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The Face of One’s Neighbor

by Rabbi James Prosnit

While we are still a couple of months away from Passover – it is to the final plagues over Egypt that we turn this week when we read from Torah. The plagues that we recite with such passion during the seder, reach a devastating conclusion in our sidra:  Locusts (economic destruction of all agriculture); Darkness (terror); and then the (ultimate sadness) death of the first born — from pharaohs family to the commoners in Egyptian society.

As we well know, the Israelites are instructed to mark the door posts of their homes so that the angel of death will pass over, sparing their households from the massive grief that will affect everyone else.

But there is a bit of a conundrum, in that during the ninth plague, the plague of darkness, we’re told that the Israelites had light in their neighborhood. The challenge is that there was no indication whatsoever that to avoid that plague they had to do anything.

Three days of darkness throughout Egypt but light in the Hebrew homes? Why then, the instruction to mark the doorposts of their homes to avoid the 10th plague when it seems as if both God and God’s angels knew full well where the Jews lived?

Of course – the primary teaching, is that the marking was less to show the angel of death which homes were those of the Hebrews and more for the Hebrews to show each other and God their readiness to leave. It was less an act to avoid the final plague, and more of an action; in effect signing up for the Exodus. Count me in, they were saying. It was a statement of faith and willingness to express publicly ones solidarity with Moses and the mission.

But there is an additional teaching that emerges from the two plagues under discussion. Without getting too technical or too rational about the story before us – it is sort of a source of wonder how that plague of darkness was able to find its way around all the Hebrew homes. “Moses held up his hand toward the sky and thick darkness descended upon all the land of Egypt. People could not see one another and for three days none could get up from where he was; but the Israelites enjoyed light in their dwellings.”

Hard to imagine that it was a sandstorm or eclipse or some explainable phenomenon.

It seems much more likely that when we’re dealing with these plagues we’re dealing with symbolism and metaphor. Darkness so dense that people could not get up and see the face of their neighbor is what the text says. You might think that someone would have just struck a match or lit a candle – but this darkness was too intense. Or as suggested by the Etz Hayim commentary the Egyptian people were just so depressed by all that was occurring that they couldn’t move. The word melancholy comes from a root meaning “dark mood.”

Or more strikingly the darkness descended because the people could not see the face of their neighbors — especially those who lived nearby who were suffering so harshly from the evil decrees of pharaoh and the harsh oppression of slavery.

The Talmud asks the question, when can one say the morning prayers? In other words, when is night over and dawn arisen. And the answer, when one can recognize the face of another. When one can see another person – and recognize his or her humanity — that is when the dawn has begun to lift.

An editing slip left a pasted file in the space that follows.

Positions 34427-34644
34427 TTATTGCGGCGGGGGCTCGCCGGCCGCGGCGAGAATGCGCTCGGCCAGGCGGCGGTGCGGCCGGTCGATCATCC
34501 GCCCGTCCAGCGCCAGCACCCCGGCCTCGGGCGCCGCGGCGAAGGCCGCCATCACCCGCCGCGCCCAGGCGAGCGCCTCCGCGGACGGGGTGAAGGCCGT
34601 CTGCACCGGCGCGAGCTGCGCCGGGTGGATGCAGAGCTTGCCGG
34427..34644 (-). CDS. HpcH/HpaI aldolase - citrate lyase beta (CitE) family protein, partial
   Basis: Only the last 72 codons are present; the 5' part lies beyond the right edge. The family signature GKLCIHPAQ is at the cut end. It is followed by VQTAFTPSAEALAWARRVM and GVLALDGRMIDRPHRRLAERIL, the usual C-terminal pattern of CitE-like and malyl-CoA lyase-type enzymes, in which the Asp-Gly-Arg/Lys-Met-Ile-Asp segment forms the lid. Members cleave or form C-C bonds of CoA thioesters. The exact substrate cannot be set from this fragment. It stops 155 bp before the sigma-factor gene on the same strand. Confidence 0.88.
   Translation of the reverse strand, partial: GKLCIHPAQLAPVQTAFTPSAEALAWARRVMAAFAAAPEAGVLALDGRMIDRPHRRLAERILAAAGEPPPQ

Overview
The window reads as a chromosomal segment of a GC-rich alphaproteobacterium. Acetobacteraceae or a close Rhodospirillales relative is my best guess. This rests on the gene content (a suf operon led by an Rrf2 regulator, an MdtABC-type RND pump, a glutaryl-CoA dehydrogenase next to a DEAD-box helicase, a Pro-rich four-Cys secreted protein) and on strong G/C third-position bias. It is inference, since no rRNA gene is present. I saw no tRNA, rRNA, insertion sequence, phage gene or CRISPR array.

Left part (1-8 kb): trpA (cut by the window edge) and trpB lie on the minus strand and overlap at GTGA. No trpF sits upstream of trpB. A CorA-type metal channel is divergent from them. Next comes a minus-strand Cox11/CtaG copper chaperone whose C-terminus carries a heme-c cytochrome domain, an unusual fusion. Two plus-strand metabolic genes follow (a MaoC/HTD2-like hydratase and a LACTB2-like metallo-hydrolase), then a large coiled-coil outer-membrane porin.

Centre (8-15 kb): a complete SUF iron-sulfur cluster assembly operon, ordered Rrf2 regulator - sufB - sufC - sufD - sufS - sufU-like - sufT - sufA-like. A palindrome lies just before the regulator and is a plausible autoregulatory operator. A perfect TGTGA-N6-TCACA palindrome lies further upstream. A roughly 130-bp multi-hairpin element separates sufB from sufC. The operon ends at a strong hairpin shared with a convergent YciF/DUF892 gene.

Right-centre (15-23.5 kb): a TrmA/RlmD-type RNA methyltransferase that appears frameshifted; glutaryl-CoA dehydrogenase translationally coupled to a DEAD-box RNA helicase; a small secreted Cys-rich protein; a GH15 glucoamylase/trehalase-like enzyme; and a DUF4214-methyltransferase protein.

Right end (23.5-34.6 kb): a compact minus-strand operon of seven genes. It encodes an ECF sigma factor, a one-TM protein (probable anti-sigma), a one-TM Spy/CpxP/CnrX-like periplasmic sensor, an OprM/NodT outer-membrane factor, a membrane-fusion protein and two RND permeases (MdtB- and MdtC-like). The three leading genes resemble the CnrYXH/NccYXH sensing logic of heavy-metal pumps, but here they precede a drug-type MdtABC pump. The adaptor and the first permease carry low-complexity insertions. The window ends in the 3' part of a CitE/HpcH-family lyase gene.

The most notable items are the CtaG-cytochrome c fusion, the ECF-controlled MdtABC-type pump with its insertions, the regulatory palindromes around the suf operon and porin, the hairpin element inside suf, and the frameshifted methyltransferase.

In these two final plagues we see more than just the coup de gras that marks the beginning of the redemption of the Israelites. I think we see an important teaching not only about ancient times but for anytime.

How important it is to sign up and notify God and the angels that we mean business and seek redemption – not only for us, but for all and any who suffer in the shadows of oppression. Last week for those who saw the movie on Rabbi Joachim Prinz we heard his famous words at the 1963 March on Washington, “I have grown up in Berlin and having witnessed the rise of Naziism.” he said. “The most important thing that I learned under those tragic circumstances was that bigotry and hatred are not the most urgent problem. The most urgent, the most disgraceful, the most shameful and the most tragic problem is silence. A great people which had created a great civilization had become a nation of silent onlookers.”

Fast forward. As you might have seen in the news or on your Facebook feed on Wednesday 80 rabbis were arrested in the Russell Senate Office building in DC, sitting in and protesting the lack of action on DACA – the now political football that effects the lives of some 800,000 “Dreamers” who came to this country as children. I was very proud of the protest led by Rabbi Jonah Pesner and the Reform movement’s Religious Action Center along with the ADL, Teruah and an organization called Bend the Arc. It a made a powerful statement against the darkness that descends when we fail to see the faces of those who are at risk or are unnerved by the possibility of deportation. 

I was pleased to be one of 600 hundred rabbis who signed a letter protesting our inaction on DACA, but I well know it is a lot easier to sign on to a letter or speak to you about it, then to actually be arrested by capitol police.  

It’s important to mark the doorposts and stand up and speak out, not just on this, but on many areas of the immigration debate. Time and again our texts imbue our headlines with meaning and call us to a higher purpose.